The debate over whether to invoke the Insurrection Act is both recurring and deeply controversial. In 1992, President George H.W. Bush invoked it amid riots in Los Angeles sparked by the videotaped beating of a black man by police. Bush’s executive order federalized elements of the California National Guard and authorized active military forces from the Army and Marine Corps to help restore law and order.
Two presidencies later, his son George W. Bush considered invoking it as lawlessness spread after Hurricane Katrina. The younger Bush pressed Louisiana Gov. Kathleen Blanco to accept military law enforcement assistance and allow federalization of the state Guard. Blanco was unwilling to relinquish control to the president, out of practical concerns that it would smack of martial law and political fears that Bush would blame the state government for a failed response to the disaster.
“Quite frankly, if [the Bush Administration had] been able to pull off taking it from the locals, they then could have blamed everything on the locals,” one state official said at the time.
Without Blanco’s consent, Bush was left with two options: invoke the Insurrection Act unilaterally, or leave policing to the Guard and law enforcement officers under her control. Bush stood down.
“Could we have physically moved combat forces into an American city, without the governor’s consent, for purposes of using those forces — untrained at that point in law enforcement — for law enforcement duties?” Paul McHale, then the assistant defense secretary for homeland security, told the New York Times at the time. “Yes.”
But, McHale asked: “Would you have wanted that on your conscience?”
On Wednesday, Esper also addressed his own controversial role in the forcible clearing of Lafayette Square so that Trump could walk to a nearby church for a photo op. Esper and a senior defense official initially claimed that he thought he was accompanying the president to visit troops stationed outside of the White House and inspect a vandalized bathroom in Lafayette Square. But on Wednesday he told reporters that he knew he was going to the church.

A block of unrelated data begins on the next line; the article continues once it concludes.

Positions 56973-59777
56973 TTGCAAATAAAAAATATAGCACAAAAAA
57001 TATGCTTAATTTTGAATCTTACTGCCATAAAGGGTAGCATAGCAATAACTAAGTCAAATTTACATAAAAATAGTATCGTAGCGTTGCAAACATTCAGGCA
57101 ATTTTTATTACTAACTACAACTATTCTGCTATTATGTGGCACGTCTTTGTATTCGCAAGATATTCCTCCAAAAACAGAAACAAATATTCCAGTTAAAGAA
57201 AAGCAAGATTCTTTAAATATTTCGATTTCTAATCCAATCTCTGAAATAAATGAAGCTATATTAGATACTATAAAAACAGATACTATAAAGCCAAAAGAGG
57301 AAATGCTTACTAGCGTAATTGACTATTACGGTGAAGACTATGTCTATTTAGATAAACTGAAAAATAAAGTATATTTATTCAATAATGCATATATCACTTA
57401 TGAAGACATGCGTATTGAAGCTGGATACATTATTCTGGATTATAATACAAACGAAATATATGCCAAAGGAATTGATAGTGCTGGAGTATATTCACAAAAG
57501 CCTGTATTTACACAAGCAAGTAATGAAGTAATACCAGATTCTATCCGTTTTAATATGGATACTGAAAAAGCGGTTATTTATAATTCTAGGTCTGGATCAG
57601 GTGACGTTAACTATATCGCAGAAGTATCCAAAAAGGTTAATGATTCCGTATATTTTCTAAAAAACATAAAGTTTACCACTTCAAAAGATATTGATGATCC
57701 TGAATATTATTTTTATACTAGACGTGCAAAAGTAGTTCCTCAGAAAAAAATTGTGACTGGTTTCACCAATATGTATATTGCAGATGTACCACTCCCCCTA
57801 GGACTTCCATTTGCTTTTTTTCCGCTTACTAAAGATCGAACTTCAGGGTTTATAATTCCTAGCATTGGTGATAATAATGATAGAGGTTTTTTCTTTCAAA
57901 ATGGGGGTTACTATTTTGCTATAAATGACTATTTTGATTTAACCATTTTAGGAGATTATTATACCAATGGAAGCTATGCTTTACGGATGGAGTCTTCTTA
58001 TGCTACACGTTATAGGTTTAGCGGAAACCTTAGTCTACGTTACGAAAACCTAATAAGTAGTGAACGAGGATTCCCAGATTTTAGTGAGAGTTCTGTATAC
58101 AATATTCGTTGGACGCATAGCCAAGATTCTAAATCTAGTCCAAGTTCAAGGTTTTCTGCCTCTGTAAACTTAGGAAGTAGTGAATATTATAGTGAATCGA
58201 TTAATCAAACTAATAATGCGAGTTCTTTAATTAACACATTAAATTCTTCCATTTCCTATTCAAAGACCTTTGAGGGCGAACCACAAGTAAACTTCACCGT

“I did know that following President Trump’s remarks on Monday evening that many of us were going to join President Trump and review the damage to Lafayette Park and at St. John’s Episcopal Church,” Esper said. “What I was not aware of was exactly where we were going when we arrived at the church and what the plans were when we got there.”
And he expressed regret over his use of the term “battlespace,” in a call with state governors, to describe American streets.
“It's not a phrase focused on people and certainly not on our fellow Americans as some have suggested,” Esper said, describing it as an operational term of art intended to suggest the physical environment in which the military is operating — in this case, American cities and streets.
“In retrospect I would use different wording so as not to distract or allow some to suggest we were militarizing the issue,” he said.
Esper also defended Joint Chiefs Chairman Gen. Mark Milley’s appearance at the protest wearing battle dress uniform — his camouflage — as the “appropriate uniform” for inspecting troops in the field.
Former military officers and analysts have pointed out that the chairman of the Joint Chiefs is not in the chain of command, making it inappropriate for him to dress like a commander in the field.
Milley did not appear with Esper at the press conference and has made no public remarks since walking the streets of Washington, D.C., on Monday night.